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College of Food, Agricultural, and Environmental Sciences


Smart Stuff with Twig Walkingstick: All I Got Was a Bellyache (for the Week of May 31, 2009)

May 31, 2009

Q. Dear Twig: What does that mean, "Blech, nurdley"?


A. It means that marine animals sometimes eat nurdles — plastic pellets — and scientists say it can hurt them. The animals mistake the nurdles for something good to eat, like fish eggs.

Q. Blech ... alicious.

A. Yes ... what? Marine animals eat other plastic trash, too, by mistake, often more of it than nurdles. Seabirds called albatrosses mistake shiny plastic trash bits for fish, snatch them and swallow them whole. Leatherback sea turtles confuse plastic bags with jellyfish, a favorite food, and gulp them.

"Ingested plastics may block digestive tracts, damage stomach linings or lessen feeding drives," a report in the Marine Pollution Bulletin tells us. That means the stuff can clog up the animals' insides, make their stomachs hurt, or make them feel full even when they aren't and so they don't eat enough. Some get sick. Some die.

Q. I see.

A. Not so pleasant.

Q. No.

A. I know.


P.S. A comb, a toy car wheel and 18 bottle caps were in the stomach of a single albatross chick.



Eighteen bottle caps is my unofficial count. It's hard to tell from the picture. You can count them yourself if you want to. Search the Web for "A Story About Albatross," posted by a group called Oikonos. The picture is on page 11. FYI, it shows what was left after the chick had been dead awhile. (Not super gross. Just bones, feathers and ... plastic.)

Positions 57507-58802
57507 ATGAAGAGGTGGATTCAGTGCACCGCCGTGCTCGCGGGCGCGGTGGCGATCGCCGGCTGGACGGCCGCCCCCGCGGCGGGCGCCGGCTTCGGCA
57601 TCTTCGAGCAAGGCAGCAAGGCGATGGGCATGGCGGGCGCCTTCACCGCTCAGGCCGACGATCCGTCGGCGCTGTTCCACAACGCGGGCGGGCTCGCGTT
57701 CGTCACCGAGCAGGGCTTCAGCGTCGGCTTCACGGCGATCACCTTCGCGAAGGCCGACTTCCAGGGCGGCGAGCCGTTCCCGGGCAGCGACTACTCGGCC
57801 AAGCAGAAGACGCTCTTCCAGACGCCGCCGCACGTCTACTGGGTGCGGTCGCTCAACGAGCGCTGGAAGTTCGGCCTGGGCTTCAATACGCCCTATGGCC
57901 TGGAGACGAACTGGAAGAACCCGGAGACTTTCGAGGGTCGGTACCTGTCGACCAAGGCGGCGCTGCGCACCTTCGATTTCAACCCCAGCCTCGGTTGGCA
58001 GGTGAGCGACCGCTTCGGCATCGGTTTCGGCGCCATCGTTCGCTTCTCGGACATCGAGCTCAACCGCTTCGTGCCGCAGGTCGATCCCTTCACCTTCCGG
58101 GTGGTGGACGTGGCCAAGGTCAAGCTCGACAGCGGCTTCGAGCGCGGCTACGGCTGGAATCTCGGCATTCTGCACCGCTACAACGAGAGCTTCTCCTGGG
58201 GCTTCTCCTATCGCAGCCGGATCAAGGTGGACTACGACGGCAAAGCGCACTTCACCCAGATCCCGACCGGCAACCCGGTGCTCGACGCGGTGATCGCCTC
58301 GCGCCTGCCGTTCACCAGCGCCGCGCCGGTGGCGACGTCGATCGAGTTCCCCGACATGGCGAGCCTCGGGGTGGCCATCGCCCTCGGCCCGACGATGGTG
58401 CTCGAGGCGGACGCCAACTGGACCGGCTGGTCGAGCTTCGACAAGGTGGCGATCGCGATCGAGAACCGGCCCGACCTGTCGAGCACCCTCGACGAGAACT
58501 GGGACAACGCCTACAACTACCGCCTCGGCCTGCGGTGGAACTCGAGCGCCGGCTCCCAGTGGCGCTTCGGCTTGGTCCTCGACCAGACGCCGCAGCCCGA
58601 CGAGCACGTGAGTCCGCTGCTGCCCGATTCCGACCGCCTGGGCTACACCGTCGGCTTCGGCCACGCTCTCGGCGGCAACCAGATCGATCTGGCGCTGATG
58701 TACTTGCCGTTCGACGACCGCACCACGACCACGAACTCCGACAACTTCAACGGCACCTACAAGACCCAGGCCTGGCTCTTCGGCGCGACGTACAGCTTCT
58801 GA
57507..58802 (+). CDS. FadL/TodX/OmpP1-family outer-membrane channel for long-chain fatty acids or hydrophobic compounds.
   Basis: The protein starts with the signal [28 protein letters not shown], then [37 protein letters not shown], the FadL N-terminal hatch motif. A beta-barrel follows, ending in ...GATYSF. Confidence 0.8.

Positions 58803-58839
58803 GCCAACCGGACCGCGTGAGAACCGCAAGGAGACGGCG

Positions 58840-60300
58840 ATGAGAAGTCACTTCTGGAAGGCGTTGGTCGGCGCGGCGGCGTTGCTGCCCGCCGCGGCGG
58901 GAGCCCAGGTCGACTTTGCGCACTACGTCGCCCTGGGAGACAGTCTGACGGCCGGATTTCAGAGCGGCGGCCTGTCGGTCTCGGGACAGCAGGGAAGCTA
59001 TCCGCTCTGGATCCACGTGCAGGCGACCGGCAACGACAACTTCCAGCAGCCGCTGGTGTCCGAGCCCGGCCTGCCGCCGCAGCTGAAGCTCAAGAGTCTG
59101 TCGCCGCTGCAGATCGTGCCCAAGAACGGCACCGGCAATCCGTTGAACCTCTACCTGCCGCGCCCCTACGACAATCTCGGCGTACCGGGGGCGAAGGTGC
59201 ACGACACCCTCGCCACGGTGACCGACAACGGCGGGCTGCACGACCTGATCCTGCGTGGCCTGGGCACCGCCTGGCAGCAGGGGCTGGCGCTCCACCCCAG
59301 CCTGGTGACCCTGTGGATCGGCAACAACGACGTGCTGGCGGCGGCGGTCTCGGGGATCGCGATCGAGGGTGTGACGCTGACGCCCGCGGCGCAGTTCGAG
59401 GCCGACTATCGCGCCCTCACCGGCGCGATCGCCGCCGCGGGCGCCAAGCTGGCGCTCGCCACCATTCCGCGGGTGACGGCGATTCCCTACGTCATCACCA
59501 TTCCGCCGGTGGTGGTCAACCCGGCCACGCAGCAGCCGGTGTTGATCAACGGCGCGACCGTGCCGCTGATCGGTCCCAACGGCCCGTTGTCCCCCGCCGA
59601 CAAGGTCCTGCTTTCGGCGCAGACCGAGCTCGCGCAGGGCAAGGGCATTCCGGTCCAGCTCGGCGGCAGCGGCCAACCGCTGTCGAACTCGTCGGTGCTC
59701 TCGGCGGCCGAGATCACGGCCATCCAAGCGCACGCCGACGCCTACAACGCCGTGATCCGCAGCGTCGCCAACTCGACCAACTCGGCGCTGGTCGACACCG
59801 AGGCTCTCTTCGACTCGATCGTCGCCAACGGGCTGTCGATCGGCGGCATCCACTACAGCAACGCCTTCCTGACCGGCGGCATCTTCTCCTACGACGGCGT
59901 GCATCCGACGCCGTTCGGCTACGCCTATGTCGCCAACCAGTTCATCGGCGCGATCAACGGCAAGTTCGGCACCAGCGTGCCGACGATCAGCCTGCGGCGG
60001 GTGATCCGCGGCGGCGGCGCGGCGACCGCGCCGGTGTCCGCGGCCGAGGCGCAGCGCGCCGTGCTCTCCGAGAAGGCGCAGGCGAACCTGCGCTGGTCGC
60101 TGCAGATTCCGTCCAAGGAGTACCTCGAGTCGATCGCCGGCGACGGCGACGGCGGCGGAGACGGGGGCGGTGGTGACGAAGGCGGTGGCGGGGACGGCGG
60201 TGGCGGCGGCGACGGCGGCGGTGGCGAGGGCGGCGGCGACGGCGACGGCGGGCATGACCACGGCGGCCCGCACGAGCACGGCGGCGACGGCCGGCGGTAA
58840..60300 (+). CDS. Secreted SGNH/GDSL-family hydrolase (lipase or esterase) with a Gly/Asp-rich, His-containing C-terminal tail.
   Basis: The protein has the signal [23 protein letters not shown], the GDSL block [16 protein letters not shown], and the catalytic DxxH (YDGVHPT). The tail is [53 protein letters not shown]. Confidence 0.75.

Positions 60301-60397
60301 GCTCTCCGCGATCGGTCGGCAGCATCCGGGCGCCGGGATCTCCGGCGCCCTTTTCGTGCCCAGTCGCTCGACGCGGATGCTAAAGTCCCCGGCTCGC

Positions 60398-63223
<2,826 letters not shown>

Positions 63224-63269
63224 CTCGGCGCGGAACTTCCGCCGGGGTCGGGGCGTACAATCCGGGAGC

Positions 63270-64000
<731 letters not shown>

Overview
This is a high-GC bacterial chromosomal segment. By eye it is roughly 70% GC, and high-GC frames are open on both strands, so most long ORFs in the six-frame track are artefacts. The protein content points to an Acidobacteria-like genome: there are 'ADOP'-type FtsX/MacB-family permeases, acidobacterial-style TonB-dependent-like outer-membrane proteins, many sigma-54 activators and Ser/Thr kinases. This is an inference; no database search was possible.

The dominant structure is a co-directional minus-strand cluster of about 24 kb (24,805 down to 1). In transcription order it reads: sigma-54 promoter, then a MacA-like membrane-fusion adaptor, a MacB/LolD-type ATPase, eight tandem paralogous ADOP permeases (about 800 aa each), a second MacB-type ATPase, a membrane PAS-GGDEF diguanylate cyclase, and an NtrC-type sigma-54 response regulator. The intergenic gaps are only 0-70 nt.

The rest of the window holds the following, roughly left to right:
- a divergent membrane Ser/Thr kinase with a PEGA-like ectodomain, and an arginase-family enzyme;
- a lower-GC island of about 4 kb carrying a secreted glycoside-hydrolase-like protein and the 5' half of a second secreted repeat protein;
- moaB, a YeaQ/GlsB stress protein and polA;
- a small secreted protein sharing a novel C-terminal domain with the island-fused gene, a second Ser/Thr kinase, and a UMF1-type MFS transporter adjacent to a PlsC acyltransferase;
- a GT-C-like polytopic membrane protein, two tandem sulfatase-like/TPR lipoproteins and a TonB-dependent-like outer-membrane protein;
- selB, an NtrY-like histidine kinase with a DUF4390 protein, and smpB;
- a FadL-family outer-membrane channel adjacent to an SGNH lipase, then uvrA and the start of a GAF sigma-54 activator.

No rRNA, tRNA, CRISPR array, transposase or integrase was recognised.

Ohio, my home, doesn't have any oceans. ("Oh, so you noticed.") But it has a great Great Lake, Lake Erie. And it has a great place to study it, Stone Lab, which is part of the university that keeps me in leaves, Ohio State. You can take a field trip there with your science club at school. You can study there later in high school and in college. Check out


About This:

"Smart Stuff with Twig Walkingstick" is a weekly feature for children (ages 9+; 4th grade reading level) about science, nature, farming and the environment. Online at

Brought to you by your scientific friends at The Ohio State University — specifically, at the Ohio Agricultural Research and Development Center (OARDC) ( and with Ohio State University Extension ( OARDC and OSU Extension are the research and outreach arms, respectively, of Ohio State's College of Food, Agricultural, and Environmental Sciences.

Written by Kurt Knebusch of OARDC and OSU Extension. For details, to ask Twig a question, and/or to receive the column free by mail or e-mail, contact Kurt at CommTech, 1680 Madison Ave., Wooster, OH 44691;; (330) 263-3776.

Shameless though nurdle-free though nerdle-written sales pitch: Buy (or not) Twig's books at (enter "twig walkingstick" in the search box), including his latest, Beware the Flying Steamer Duck! Birds and What They Doo, and his previousest, Hairy Blenny and the Monkeyface Prickleback: Freshwater Life and a Bit 'o Salt — the latter the winner, believe it or not, of a 2008 gold award for writing and the 2008 outstanding professional skill award for writing from the Association for Communication Excellence in Agriculture, Natural Resources, and Life and Human Sciences, yeah, we know, go figure.

Kurt Knebusch